I have yet to see American Sniper, we have been waiting for the crowds to die down, and have been busy with our children’s activities. But I have seen many of the long trailers (They make me tear up every time). I have read the book, and it has brought back memories of my time in the Army.
I was 18 when I joined the Army, and fresh out of high school. I was cocky and a know it all, and not very disciplined to say the least. The Army taught me many lessons, but not the least was teaching me what it took to lead. My Drill Sergeant rode me pretty hard because I made the mistake of not signing a wavier after the first say of basic. I thought by not signing the wavier they would just send me home. And I could not have been more wrong. Thus began my constant unwanted attention of my drill instructors. I signed the wavier after, let’s just say, an eventful evening.
After two weeks of enduring all they could throw at me, and becoming very humble in the process, our lead Drill Instructor made me platoon leader. He also handed me something I have kept with me my entire life. The Army’s 11 Principles of Leaders:
Principle #1 – Know Yourself and Seek Self Improvement – Develop a plan to keep your strengths and improve on your weaknesses.
Principle #2 – Be Technically Proficient – Not only do we know our duties and responsibilities, we know all those of our team members, and we look to our leaders and concern ourselves with learning their duties and responsibilities.
Principle #3 – Seek Responsibility and Take Responsibility for Your Actions – We are not satisfied with performing just our duties to the best of our abilities, we look to grow and seek further challenges, and always, when in charge, accept the consequences of our decisions, absorb the negative and pass on the praises.
Principle #4 – Make Sound and Timely Decisions – Leaders must be able to reason under the most critical condition and decide quickly what action to take.
Principle #5 – Set the Example – No aspect of leadership is more powerful. Our personal example affects people more than any amount of instruction or form of discipline. We are the role model.
Principle #6 – Know Your Personnel and Look Out for Their Well Being – Leaders must know and understand those being led. When individuals trust you, they will willingly work to help accomplish any mission.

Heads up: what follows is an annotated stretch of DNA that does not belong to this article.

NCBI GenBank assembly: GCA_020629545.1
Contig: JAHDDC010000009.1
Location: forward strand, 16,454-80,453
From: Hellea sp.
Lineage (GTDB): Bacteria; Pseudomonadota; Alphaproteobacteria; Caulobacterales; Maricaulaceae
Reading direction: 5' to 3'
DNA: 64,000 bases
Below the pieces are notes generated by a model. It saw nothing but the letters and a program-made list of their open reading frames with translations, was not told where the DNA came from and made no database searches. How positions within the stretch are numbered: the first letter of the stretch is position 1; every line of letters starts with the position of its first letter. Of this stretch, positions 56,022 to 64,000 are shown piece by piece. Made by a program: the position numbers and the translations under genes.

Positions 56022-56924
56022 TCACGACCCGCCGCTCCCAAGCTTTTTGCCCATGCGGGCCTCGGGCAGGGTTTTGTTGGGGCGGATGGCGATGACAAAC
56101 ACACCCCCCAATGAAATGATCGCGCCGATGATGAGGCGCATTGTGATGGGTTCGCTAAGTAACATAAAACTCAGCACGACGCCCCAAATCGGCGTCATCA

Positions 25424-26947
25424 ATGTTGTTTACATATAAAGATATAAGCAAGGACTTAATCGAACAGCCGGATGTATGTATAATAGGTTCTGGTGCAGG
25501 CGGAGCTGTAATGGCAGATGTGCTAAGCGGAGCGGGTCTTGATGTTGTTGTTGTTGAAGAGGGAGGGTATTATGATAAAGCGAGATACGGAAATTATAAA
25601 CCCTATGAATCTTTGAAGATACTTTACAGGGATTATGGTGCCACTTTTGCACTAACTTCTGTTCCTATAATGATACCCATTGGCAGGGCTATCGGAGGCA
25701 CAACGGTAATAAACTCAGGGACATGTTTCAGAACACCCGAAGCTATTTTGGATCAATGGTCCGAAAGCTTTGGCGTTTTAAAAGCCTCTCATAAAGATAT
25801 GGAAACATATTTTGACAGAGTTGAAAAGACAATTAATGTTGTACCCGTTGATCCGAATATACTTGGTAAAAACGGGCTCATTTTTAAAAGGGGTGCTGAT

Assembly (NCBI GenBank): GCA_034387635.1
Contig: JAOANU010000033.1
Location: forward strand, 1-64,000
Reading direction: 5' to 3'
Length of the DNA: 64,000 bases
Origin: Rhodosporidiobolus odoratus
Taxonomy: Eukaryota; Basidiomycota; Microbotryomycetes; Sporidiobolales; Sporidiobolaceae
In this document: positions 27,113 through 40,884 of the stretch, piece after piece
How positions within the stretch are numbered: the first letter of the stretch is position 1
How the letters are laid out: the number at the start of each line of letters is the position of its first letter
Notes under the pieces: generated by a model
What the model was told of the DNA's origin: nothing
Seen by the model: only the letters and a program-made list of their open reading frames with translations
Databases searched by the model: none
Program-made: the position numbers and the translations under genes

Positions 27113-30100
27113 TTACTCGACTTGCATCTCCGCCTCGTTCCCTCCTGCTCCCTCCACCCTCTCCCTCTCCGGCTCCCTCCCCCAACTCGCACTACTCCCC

Principle #7 – Keep Your Followers Informed – Our team members expect us to keep them informed, and where and when possible, to explain the reasons behind requirements and decisions. Information encourages initiative, improves teamwork and enhances morale.
Principle #8 – Develop a Sense of Responsibility in Your Followers – The members of a team will feel a sense of pride and responsibility when they successfully accomplish a new task given them. When we delegate responsibility to our followers, we are indicating that we trust them.
Principle #9 – Ensure Each Task is Understood, Supervised and Accomplished – Team members must know the standard. Supervising lets us know the task is understood and lets our team members know we care about mission accomplishment and about them.
Principle #10 – Build a Team – Leaders develop a team spirit that motivates team members to work with confidence and competence. Because mission accomplishment is based on teamwork, it is evident the better the team, the better the team will perform the task.
Principle #11 – Employ Your Team In Accordance With Its Capabilities – A leader must use sound judgment when employing the team. Failure is not an option. By employing the team properly, we insure mission accomplishment.
These 11 principles translate into all forms of leadership. Be it leading a business, a team, a project, or a church group. I have used these principles ever since I received this gift from a man, I at first thought hated me, then realized made me a better person. That alone was a huge lesson in leadership for me, I hope these principles can serve others well in the future too.
Photo credit: Tyler J. Bolken / Foter / CC BY
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